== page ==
by Mitch Kokai
Senior Political Analyst, John Locke Foundation
Matt Gaetz is so upset that Kevin McCarthy cooperated with Democrats on passing a temporary spending measure to forestall a government shutdown that he wants to work with Democrats to topple McCarthy as speaker.
Gaetz is vowing to offer his long-threatened motion to vacate against McCarthy this week.
Since the motion requires a majority to succeed and only a small fraction of Republicans will support it, Gaetz needs a huge proportion of the Democratic caucus to come along. Gaetz the bipartisan dealmaker reportedly reached out first to the Congressional Progressive Caucus, which hates McCarthy almost as much as he does, and Alexandria Ocasio-Cortez is already on board.
It is, to say the least, counterintuitive strategic thinking to conclude that Minority Leader Hakeem Jeffries should be handed power over the fate of a Republican speaker of the House — in the name of conservative ideological purity. But no one will ever mistake Gaetz for Sam Rayburn, or even for Bob Dornan.
The reason why McCarthy went to Democrats on Saturday to avert a shutdown is that Gaetz and some of his colleagues were so adamantly opposed to going along with any plausible Republican spending measure. This left McCarthy the choice of lumbering into a shutdown that would have been blamed on Republicans or courting the ire of Gaetz for the good of the party. McCarthy made the right choice, and Gaetz created the predicate for the alleged outrage that is prompting him to offer his motion.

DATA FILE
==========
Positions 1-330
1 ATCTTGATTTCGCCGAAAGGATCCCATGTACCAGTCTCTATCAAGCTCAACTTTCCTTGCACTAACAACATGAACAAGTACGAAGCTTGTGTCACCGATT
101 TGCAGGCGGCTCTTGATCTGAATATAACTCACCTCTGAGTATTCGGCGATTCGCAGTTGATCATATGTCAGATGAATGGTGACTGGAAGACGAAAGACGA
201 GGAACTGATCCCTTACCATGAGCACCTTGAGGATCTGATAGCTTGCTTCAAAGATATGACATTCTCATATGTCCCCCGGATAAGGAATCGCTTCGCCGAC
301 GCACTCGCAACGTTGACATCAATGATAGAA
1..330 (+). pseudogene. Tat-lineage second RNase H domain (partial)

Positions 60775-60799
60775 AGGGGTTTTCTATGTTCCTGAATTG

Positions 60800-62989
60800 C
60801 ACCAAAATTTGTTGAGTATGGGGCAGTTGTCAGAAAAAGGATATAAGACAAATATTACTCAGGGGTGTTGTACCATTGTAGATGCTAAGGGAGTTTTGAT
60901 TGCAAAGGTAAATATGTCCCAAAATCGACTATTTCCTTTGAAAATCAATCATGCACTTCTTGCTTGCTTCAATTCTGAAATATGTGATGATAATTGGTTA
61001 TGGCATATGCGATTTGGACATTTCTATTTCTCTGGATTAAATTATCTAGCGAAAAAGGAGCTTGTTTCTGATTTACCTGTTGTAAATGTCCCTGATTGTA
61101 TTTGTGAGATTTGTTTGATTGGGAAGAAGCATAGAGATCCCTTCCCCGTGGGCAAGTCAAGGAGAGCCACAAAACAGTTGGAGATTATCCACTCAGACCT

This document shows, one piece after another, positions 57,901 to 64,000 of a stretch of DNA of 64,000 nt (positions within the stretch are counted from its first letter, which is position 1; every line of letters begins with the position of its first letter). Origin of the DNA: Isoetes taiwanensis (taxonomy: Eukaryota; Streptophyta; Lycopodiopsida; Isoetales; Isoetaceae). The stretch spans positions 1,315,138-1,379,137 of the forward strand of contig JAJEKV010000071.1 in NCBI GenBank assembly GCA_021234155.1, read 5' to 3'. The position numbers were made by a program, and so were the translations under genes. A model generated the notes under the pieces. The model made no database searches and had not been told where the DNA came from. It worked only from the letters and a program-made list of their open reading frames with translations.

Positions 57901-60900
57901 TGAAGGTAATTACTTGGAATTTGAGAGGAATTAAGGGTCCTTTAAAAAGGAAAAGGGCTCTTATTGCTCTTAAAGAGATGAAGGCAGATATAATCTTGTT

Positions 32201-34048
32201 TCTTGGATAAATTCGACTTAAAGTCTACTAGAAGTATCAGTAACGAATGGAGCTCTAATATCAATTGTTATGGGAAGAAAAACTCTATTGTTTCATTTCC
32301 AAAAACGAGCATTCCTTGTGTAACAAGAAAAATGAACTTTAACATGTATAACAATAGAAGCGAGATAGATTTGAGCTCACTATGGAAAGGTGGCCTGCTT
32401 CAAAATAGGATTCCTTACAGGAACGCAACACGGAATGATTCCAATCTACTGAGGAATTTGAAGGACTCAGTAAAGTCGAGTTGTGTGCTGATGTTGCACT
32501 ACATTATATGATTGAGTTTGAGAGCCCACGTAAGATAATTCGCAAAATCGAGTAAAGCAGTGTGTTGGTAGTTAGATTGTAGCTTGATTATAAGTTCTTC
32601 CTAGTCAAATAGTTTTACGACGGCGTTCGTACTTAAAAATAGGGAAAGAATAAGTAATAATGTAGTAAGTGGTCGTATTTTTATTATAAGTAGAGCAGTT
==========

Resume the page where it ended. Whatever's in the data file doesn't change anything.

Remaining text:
In reality, we all knew we’d probably end up at this point sooner or later. Gaetz’s entire approach to politics is theatrical and unserious, geared to achieving more notoriety. So, of course, he’s not willing to take some portion of a loaf with McCarthy, not when he can be the center of attention sabotaging his speakership. It is true to brand that Gaetz has no alternative potential speaker whom he’s promoting.